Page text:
We now use the same set of minimal oppositions for the parallelism analysis discussed above, which examines the internal structure of the representations. Figure 4 shows the parallelism scores for the various embeddings. As previously, representations including visual information substantially improve the scores for visual features, indicating that these features have a more consistent representation in these embeddings. For non-visual features, the multi-task audio generally performs better than mono-task audio. However, unlike for the ABX analysis, an acoustic embedding has the best score only for three features (Nasal vowel, Nasal consonant, Mid/high). Thus, even for “non-visual” phonological features—those for which no obvious lip movement is expected—representations incorporating visual information have slightly more consistent encodings of these features. On average, the mono-task concatenation embedding has the best parallelism, and is thus the best approximation of a phonological feature representation.
4.3 McGurk effect
To verify the plausibility of our models and to test if they can mimic the learning stages of the infant, we can see if they show the same patterns of audio-visual integration as human beings: we test whether presenting an audio signal corresponding to [\textipab] with a mismatched visual signal, corresponding to [\textipag], is perceived by the model as a [\textipad] (the McGurk effect).
We perform an ABX discrimination task to see if these mismatched multi-modal inputs are unexpectedly similar to (hard to distinguish from) [\textipad] (audio and video matched). To assess this, we construct three test sets of multi-modal inputs. The first matches the acoustic [\textipab] with the same, generic visual held-out [\textipab]. The second replaces this with a generic visual held-out [\textipap]. The first gives a baseline score, and the second gives a combination which is mismatched, but which should not show integration effects (the lip movements are the same as for [\textipab]). Finally, the last set is made to simulate the McGurk setting, replacing the visual [\textipab] with a generic held-out [\textipag]. We see that the ABX accuracy scores are lower in the McGurk case (Table 4).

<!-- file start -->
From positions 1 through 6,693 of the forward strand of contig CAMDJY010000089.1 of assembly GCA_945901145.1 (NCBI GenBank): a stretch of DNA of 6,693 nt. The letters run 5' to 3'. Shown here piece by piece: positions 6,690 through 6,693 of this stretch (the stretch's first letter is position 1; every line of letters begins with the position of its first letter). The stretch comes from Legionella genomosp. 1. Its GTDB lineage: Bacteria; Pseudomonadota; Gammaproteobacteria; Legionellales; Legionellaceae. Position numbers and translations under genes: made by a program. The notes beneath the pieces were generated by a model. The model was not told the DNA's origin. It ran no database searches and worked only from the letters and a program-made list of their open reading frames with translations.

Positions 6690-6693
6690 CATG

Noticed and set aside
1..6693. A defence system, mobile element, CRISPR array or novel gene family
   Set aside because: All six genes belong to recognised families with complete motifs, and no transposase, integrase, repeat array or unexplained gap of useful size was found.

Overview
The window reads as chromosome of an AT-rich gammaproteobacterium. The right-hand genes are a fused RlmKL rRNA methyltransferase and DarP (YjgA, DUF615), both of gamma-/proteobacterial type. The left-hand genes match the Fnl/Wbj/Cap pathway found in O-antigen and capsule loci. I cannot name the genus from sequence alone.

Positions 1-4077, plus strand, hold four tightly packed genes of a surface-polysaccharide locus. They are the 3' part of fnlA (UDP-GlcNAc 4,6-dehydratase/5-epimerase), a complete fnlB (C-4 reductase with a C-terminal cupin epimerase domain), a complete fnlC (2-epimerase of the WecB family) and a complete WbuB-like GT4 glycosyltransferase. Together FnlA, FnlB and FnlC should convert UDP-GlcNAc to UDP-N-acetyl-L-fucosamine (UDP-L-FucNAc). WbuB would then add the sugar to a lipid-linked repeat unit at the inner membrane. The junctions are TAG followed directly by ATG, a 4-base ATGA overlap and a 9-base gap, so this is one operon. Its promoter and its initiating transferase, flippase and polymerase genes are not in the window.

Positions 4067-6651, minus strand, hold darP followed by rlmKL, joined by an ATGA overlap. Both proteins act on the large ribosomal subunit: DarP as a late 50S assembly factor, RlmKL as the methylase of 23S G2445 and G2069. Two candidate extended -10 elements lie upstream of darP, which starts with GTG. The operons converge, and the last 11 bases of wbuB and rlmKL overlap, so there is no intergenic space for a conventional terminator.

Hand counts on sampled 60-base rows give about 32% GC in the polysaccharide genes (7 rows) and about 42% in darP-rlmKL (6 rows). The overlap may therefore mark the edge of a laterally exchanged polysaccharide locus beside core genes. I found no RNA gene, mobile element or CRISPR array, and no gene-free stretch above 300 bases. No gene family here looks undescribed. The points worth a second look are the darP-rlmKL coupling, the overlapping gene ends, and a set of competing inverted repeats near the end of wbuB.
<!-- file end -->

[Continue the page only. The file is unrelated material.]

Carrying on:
|Task||Visual [\textipab]||Visual [\textipap]||Visual [\textipag]|
This study introduces methods for learning multimodal speech representations in a weakly supervised setting. We use measures of the speech representations’ performance on phone discrimination, and introduce analyses of the internal structure of the representations. The discriminability analysis shows that weakly supervised learning using ABnet improves phoneme discriminability over the input features in all cases, and that, for certain phonemic contrasts (those with strong visual correlates), adding visual information helps in discrimination. It also changes the structure of the representation to give more coherent representations of the relevant phonological features. The model can take advantage of the visual information even when it is present only during training. For phonological contrasts which do not benefit from visual information, the methods developed here for adding visual information reduce discriminability in some cases. This shows that visual information should only be exploited selectively, and discarded when it does not provide discriminative information. This suggests future research incorporating into our models a gating or attention system  that would learn when to use each modality, or both, in order to dynamically ignore uninformative features at test time.
This work was supported by the European Research Council (ERC-2011-AdG-295810 BOOTPHON), the Agence Nationale pour la Recherche (ANR-10-LABX-0087 IEC, ANR-10-IDEX-0001-02 PSL*), the Ecole de Neurosciences de Paris, the Region Ile de France DIM Cerveau et pensée, and an Amazon Web Services in Education Research Grant award.